The Sprite Font object uses an image to display text. The "sprite font" is the object image, which contains a grid of every character that can be drawn. By drawing parts of this image in sequence, strings of text can be rendered. This allows complete artistic control over the appearance of text, rather than having to choose from existing fonts.
Comparison with Text object
Both the Sprite Font and Text objects can display text in the game. Typically the Text object shows monochrome characters from an existing font or web font, which can use a range of sizes and possibly also bold and italic options. On the other hand Sprite Font uses images for each character. While this means any kind of artwork can be used for text, notably allowing for multi-colored text, it has the trade-off that it only really supports one font size and one bold/italic setting (those that it is drawn with).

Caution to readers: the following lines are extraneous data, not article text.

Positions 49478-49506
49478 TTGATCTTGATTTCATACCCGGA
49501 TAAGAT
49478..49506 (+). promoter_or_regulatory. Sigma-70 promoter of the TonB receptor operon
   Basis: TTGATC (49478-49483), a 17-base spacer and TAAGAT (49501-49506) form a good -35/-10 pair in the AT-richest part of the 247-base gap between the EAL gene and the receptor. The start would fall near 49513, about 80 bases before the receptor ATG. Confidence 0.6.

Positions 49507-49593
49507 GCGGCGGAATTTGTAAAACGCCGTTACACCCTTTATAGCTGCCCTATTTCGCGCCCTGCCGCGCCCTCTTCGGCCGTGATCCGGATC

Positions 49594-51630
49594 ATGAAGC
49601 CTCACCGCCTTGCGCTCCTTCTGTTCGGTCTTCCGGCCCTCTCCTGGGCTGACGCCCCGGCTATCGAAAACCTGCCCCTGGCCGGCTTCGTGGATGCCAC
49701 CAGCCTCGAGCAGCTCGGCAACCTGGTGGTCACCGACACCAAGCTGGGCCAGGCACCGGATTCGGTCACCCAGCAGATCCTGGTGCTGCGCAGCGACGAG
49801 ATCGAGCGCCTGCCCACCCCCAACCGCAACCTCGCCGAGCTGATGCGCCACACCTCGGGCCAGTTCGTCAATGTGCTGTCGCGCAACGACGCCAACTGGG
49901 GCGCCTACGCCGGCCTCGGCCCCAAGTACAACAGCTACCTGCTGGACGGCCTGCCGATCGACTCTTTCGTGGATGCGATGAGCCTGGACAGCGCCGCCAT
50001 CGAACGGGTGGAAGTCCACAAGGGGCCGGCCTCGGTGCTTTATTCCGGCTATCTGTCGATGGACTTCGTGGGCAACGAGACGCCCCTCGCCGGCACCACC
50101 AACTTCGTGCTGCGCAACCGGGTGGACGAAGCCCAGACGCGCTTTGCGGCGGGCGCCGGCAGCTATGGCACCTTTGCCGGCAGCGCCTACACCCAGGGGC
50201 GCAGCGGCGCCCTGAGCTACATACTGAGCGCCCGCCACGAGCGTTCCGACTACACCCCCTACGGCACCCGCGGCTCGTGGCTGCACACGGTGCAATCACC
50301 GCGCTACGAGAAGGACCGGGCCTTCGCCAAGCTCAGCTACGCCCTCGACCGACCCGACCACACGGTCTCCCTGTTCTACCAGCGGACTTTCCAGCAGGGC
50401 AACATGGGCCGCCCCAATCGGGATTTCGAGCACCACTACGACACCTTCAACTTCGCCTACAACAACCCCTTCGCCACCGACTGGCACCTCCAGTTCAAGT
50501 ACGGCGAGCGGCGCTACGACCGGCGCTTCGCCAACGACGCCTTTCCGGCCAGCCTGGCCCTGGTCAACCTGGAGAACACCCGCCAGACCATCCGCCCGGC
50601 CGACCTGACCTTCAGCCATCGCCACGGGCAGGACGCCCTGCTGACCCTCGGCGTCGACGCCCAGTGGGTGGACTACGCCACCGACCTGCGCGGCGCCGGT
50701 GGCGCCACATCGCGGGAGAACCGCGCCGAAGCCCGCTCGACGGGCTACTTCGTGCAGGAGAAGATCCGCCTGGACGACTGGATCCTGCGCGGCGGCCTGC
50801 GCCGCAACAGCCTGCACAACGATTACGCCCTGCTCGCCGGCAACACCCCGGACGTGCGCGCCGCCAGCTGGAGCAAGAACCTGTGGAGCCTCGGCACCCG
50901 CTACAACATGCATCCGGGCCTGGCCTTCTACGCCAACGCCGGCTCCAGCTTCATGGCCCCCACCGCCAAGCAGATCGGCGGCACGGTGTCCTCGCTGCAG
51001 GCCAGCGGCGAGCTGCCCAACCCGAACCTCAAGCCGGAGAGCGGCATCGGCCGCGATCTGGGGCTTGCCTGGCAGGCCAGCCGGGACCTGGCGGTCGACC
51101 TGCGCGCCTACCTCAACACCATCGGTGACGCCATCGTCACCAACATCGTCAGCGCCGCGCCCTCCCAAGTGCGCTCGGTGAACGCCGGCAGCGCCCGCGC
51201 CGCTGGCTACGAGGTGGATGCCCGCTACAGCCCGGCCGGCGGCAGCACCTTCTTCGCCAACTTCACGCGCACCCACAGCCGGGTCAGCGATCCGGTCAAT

Another important difference is that traditional fonts as used by the Text object often have good support for unicode characters. This allows them to display a wide range of characters, including many alphabets and character sets from many different languages, as well as emoji. Sprite Fonts however can only use the characters for which an image has been drawn. It is very difficult to make a sprite font that covers much of the tens of thousands of possible unicode characters. If a Sprite Font is set to show some text which contains a character that has not been drawn, it will simply show an empty space for that character. If the entire string is in a different language which the sprite font does not cover, nothing will render at all. Bear in mind that if you allow user-inputted text, such as the player's name, or you wish to translate the game in future, then Text objects are probably more suitable.